What is gender transition?

Gender transition is the period during which transsexual persons begin changing their appearances and bodies to match their internal gender identity. Because gender is so visible, transsexuals in transition MUST "out" themselves to their employers, their families, and their friends - literally everyone in their lives. While in transition, they are
very vulnerable to discrimination and in dire need of support from family and friends. Hormonal therapy can take several months to many years to effect the physical changes in secondary sexual characteristics that will produce a passable appearance, and some may never pass completely.

What is the Real Life Test?

For transsexual persons seeking Sex Reassignment Surgery (SRS), the Real Life Test (also called the Real-Life Experience) is a one-year minimum period during which they must be able to demonstrate to their psychotherapists their ability to live and work fulltime successfully in their congruent gender. The Real Life Test is a prerequisite for sex reassignment surgery under the Standards of Care.

What are the Standards of Care?

The Standards of Care are a set of guidelines formulated and recently revised by the World Professional Association for Transgender Health, Inc. under which many transsexual persons obtain hormonal and surgical sex reassignment. While the Standards of Care minimize the chance of someone making a mistake, they have been criticized as a "gatekeeper" system. In general, a complete gender transition includes a period of psychotherapy to confirm one's true gender, the beginning of lifelong hormonal therapy, the Real Life Test, and finally, if desired, sex reassignment surgery.

What is sex reassignment surgery (SRS)?

SRS is the permanent surgical refashioning of sexual anatomy to resemble that of the appropriate sex. For MTF transsexuals, SRS involves the conversion of penile and scrotal tissue into female genitalia. For FTM transsexuals, it may be limited to just top surgery (breast removal) and sometimes hysterectomy. While many transmen become satisfied with their new male anatomy, most opt out of genital surgeries for a variety of reasons, including the expense and dissatisfaction with the results. Many MTF trans people also undergo additional cosmetic procedures, including electrolysis to remove facial and body hair, breast augmentation, Adams Apple reduction, hair transplantation, liposuction and many types of facial surgeries.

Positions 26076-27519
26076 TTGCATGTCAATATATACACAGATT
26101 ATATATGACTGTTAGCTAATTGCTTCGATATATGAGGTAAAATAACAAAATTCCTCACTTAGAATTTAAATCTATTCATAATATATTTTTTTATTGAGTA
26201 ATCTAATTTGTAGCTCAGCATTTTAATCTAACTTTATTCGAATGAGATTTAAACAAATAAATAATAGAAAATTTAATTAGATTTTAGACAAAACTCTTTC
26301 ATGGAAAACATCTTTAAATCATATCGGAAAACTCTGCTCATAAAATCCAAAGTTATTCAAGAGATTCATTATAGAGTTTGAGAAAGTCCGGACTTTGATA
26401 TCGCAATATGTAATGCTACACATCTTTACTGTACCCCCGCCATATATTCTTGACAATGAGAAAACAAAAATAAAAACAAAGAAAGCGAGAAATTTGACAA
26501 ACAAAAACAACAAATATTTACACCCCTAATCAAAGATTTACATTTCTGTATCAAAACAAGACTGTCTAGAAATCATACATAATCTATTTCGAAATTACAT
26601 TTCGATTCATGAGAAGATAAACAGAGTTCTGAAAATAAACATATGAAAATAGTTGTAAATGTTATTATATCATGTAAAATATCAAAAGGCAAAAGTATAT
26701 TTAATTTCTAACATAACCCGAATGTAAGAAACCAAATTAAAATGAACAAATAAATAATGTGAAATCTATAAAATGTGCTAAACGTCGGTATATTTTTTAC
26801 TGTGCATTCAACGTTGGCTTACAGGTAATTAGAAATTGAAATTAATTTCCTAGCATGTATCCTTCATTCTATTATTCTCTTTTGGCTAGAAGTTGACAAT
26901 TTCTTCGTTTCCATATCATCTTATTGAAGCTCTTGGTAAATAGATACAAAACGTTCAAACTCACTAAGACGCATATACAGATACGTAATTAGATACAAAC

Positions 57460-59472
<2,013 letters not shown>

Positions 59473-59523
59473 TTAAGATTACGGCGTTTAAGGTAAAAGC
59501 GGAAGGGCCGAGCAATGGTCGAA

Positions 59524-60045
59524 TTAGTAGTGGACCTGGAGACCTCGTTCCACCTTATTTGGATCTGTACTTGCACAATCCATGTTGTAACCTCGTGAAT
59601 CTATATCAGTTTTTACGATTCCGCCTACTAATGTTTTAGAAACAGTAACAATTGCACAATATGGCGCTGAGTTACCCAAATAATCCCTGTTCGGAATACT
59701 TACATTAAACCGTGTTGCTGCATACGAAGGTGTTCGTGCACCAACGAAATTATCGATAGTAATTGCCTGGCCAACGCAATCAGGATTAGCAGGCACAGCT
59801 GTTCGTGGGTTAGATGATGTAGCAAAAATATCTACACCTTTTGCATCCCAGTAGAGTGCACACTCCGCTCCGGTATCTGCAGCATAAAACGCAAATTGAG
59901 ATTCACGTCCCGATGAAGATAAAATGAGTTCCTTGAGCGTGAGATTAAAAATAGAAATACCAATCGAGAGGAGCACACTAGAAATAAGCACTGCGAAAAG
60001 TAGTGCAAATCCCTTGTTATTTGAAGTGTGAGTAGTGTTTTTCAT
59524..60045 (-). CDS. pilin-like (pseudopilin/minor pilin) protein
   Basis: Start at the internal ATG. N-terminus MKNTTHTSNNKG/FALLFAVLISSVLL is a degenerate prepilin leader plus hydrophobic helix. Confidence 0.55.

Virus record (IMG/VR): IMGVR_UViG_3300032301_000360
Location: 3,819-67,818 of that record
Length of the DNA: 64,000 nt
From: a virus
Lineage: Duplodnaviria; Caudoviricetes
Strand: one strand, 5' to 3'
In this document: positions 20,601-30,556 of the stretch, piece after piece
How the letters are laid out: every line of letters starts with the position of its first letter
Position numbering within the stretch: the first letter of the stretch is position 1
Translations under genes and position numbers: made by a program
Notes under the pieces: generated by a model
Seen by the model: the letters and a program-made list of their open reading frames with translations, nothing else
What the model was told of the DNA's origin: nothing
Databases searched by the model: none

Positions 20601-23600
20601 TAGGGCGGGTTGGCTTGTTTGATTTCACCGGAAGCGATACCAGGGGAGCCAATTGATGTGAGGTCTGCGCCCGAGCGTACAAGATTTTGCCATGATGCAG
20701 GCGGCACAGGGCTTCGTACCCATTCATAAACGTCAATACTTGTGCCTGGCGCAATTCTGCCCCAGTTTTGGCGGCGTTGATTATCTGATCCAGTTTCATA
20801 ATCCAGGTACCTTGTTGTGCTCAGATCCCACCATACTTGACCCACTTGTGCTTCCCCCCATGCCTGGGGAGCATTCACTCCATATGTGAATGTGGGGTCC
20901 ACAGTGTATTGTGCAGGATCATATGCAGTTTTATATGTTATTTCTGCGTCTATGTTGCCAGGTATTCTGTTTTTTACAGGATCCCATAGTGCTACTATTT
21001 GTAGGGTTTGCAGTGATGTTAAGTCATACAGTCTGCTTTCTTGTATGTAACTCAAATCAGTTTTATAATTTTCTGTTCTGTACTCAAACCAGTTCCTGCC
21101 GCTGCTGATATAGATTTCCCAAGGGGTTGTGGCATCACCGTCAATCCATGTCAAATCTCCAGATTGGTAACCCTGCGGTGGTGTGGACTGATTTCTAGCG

What is the difference between gender identity and sexual orientation?

Gender identity is a person's internal sense of being a man or a woman, a boy or a girl. Sexual orientation is someone's sexual attraction to others who may be of the opposite sex, the same sex, or either sex. Like other people, transgendered people can be straight, gay, lesbian or bisexual. Generally speaking, their gender identity - not their physical sex status - determines their sexual orientation.

What is Gender Identity Disorder (GID)?

GID is a psychological classification found in the Diagnostic and Statistical Manual (DSM) published by the American Psychiatric Association. Although GID is the only diagnosis under which trans people may receive treatment, and therefore necessary, it also is controversial. GID has been used inappropriately and harmfully by some psychotherapists to treat gender variant youth. Moreover, many if not most trans people also believe they do not have a mental disorder.

Transgender Terminology


People who were born with the physical outer body of one gender but their brain
developed as the opposite gender, these people pursue gender reassignment through the use of hormones, surgery, and/or changes of identity, to live as a gender other than the one assigned to them at birth.

Bi Gender: